GOP Puts Medicaid Payments On The Table In Student Loan Plan Debate

In an effort to pay for an extension of current student loan interest rates, Republicans leaders targeted Medicaid payments to states as a way to bridge the impasse.

Los Angeles Times: Republicans Make New Offer In Student Loan Stalemate
Under the proposal, Republicans suggested raising the amount federal employees contribute toward their retirements, a proposal Obama had included in his budget for the coming fiscal year, but is unlikely to get broad support from Democrats, who have argued that government workers have already seen their benefits trimmed and pay frozen for the last several years. Republicans also suggested a second option that would cut off the loan subsidy – and allow interest to start accruing – for students who attend college part-time or take longer to finish college. The second option would also adjust Medicaid payments to the states (Mascaro, 5/31).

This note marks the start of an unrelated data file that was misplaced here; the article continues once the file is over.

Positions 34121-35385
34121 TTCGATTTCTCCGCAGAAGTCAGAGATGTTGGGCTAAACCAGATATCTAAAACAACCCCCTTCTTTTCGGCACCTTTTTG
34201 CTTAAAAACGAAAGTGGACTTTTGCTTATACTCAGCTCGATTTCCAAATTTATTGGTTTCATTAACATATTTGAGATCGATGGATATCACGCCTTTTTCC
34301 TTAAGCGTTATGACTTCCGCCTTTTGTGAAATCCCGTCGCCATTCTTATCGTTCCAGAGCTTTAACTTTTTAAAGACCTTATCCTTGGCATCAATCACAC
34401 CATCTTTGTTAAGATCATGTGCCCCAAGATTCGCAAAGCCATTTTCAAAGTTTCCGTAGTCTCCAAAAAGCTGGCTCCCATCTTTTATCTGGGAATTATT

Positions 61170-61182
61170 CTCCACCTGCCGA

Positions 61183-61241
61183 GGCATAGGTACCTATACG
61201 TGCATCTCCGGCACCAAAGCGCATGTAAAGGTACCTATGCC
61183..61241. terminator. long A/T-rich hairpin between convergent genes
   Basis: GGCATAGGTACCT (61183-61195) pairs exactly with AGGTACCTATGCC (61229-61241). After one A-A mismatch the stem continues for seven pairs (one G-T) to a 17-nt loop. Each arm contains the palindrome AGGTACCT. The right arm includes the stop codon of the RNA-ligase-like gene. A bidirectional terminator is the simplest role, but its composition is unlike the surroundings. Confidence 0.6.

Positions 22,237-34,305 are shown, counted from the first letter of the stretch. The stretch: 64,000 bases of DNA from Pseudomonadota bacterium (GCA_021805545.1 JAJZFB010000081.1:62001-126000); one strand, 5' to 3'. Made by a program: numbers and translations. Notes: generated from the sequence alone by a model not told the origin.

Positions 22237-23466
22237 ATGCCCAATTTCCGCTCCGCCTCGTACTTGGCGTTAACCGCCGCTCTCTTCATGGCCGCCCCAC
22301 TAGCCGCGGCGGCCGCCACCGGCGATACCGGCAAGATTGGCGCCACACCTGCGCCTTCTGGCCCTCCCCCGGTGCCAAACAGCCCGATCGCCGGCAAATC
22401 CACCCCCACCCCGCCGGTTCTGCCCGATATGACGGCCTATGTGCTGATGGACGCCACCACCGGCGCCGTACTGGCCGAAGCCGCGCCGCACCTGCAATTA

The Washington Post: New GOP Proposal On Student Loans
Congressional Republicans on Thursday outlined new ways to break the political impasse that threatens to drive up student loan rates July 1. … Two alternatives were offered for paying for the student loan freeze. In one, the costs would be offset by increasing the amount paid by federal employees for their retirement. In the other, a freeze on loan rates would be paid for through a combination of items: shortening the period during which part-time students would be eligible for federally subsidized loans; limiting the ability of states to recoup Medicaid costs through taxes on providers, which would lead to a slight reduction in Medicaid use and, therefore, lower costs to the federal government. ... (Helderman, 5/31).

The Associated Press: Hill GOP Leaders Make New Offer On Student Loans
Top congressional Republicans made a new offer to President Barack Obama on Thursday in their fight over heading off a doubling of interest rates on federal college loans for 7.4 million students, proposing fresh ways to cover the effort's $6 billion cost. … House Speaker John Boehner, Senate Minority Leader Mitch McConnell and other top Republicans made their proposals in a letter to Obama. They included savings from making it harder for states to collect some federal Medicaid reimbursements (Fram, 5/31).

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